How this year’s fashion weeks mixed physical and digital together

Natasha Lynch

Designers reinvented the runway during the month of September as social distancing restrictions were placed in the fashion capitals.

New York Fashion Week took place from the 13-17th and saw organizers having to adapt the shows in order to comply with coronavirus regulations. Collections were shown through livestreams, look books and other digital formats.

However, certain labels such as Rebecca Minkoff  have chosen to go ahead with physical shows but with a reduced audience capacity.

The Council of Fashion Designers of America (CFDA) created an online platform called Runway360 to “support designers by bringing together every aspect of a collection launch”.

It allows the designers to showcase their collections through 360-degree technology and display products to the public or the press. Currently, the platform is just displaying US designers’ work but aims to include international labels in the future.

London fashion week (LFW) commenced on the 17th of September, hosting a gender-neutral showcase across 50 solely digital formats, 7 solely physical and with 21 designers opting for a combination of both. The LFW schedule included a livestream of the Burberry collection, a short film from Vivienne Westwood and a physical runway from Pronounce, for Spring/Summer ‘21.

Similarly, Paris fashion week ran until the 6th of October and had to adapt to the current restrictions with larger venues and catwalks and a reduced number of guests. Milan fashion week also blended physical and digital showcases together.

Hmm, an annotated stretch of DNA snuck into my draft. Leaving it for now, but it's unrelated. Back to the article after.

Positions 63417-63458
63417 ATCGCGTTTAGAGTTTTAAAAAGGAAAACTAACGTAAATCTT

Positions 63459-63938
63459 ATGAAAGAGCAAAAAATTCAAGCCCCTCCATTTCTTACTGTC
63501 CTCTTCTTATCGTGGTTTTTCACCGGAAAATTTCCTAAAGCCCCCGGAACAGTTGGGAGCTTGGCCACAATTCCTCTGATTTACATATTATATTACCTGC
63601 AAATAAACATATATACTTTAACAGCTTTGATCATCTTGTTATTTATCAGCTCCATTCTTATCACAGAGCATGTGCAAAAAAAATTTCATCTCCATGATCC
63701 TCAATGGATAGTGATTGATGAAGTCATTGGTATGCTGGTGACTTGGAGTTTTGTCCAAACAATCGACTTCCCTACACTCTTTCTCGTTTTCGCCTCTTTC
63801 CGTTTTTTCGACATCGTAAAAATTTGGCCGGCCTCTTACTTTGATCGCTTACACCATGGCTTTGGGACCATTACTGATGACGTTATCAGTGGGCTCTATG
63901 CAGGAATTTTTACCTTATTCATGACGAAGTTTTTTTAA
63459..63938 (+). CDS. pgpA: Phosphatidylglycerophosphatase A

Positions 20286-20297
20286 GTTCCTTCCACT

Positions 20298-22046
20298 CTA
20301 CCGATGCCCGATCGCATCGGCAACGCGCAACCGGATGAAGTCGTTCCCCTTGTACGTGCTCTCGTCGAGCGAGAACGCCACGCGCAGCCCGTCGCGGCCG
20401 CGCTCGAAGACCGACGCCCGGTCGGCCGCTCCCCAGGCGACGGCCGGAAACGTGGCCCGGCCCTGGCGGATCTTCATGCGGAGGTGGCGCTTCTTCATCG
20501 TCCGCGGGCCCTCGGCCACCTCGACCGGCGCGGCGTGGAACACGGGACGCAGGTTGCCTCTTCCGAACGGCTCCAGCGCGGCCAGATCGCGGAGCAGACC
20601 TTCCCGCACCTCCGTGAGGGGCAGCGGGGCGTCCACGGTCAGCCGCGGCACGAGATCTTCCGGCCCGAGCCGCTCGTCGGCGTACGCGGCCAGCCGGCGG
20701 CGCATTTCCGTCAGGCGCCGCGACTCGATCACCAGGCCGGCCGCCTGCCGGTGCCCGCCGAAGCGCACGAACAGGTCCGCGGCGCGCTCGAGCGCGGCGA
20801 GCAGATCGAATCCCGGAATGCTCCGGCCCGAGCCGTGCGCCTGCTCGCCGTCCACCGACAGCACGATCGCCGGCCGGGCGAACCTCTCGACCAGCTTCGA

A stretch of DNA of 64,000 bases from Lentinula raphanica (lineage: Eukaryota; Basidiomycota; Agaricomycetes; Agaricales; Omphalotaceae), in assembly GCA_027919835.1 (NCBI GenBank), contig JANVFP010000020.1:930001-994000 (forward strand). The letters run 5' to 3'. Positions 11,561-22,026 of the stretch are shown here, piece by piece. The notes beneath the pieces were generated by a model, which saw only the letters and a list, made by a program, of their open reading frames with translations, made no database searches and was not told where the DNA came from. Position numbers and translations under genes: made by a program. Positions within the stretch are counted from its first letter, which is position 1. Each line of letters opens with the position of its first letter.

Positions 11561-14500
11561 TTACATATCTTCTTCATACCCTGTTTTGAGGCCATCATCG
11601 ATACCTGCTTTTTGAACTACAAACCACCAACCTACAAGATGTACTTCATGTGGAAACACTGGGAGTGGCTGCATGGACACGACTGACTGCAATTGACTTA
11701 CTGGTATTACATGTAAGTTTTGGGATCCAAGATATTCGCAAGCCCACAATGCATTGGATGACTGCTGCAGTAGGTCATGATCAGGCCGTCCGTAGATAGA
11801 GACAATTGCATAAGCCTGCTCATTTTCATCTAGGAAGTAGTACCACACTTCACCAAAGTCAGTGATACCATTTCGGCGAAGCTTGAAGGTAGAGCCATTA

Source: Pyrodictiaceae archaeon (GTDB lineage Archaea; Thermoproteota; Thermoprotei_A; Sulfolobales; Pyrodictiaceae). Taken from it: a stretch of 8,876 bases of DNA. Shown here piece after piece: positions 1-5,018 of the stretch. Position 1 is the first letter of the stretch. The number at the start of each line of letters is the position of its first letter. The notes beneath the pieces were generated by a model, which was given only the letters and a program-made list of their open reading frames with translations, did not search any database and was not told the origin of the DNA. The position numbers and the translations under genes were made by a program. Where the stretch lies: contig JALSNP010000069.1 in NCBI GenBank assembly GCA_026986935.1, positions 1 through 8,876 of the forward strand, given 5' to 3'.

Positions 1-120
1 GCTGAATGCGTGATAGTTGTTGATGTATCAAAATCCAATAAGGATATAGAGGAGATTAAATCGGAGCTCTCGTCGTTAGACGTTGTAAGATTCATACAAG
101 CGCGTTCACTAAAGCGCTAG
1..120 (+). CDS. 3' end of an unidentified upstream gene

The social media app TikTok created its own fashion month online by working with well-known brands and designers and live streaming various events. Louis Vuitton and Levi’s were amongst the list partnering on the initiative, making the collections more accessible for fans of fashion online.

ORDRE, a global wholesale platform committed to reducing their environmental impact, released figures in February regarding fashion week. They partnered with the Carbon Trust to reveal the fashion industry emits 241,000 tonnes of C02 emissions every year from travel to the fashion capitals.

An individual fashion buyer’s carbon footprint is 2 times higher than the average citizen, according to

Travel for fashion shows has certainly been reduced, however, data centres and digitalisation technology are just as harmful as the aviation sector, according to a United Nations Climate Change report.

Although the reason for Fashion Month to go digital was not solely based on sustainability, it has certainly proved the creative and innovative nature of the industry.

Natasha Lynch

Image Credit: Michael Lee on Unsplash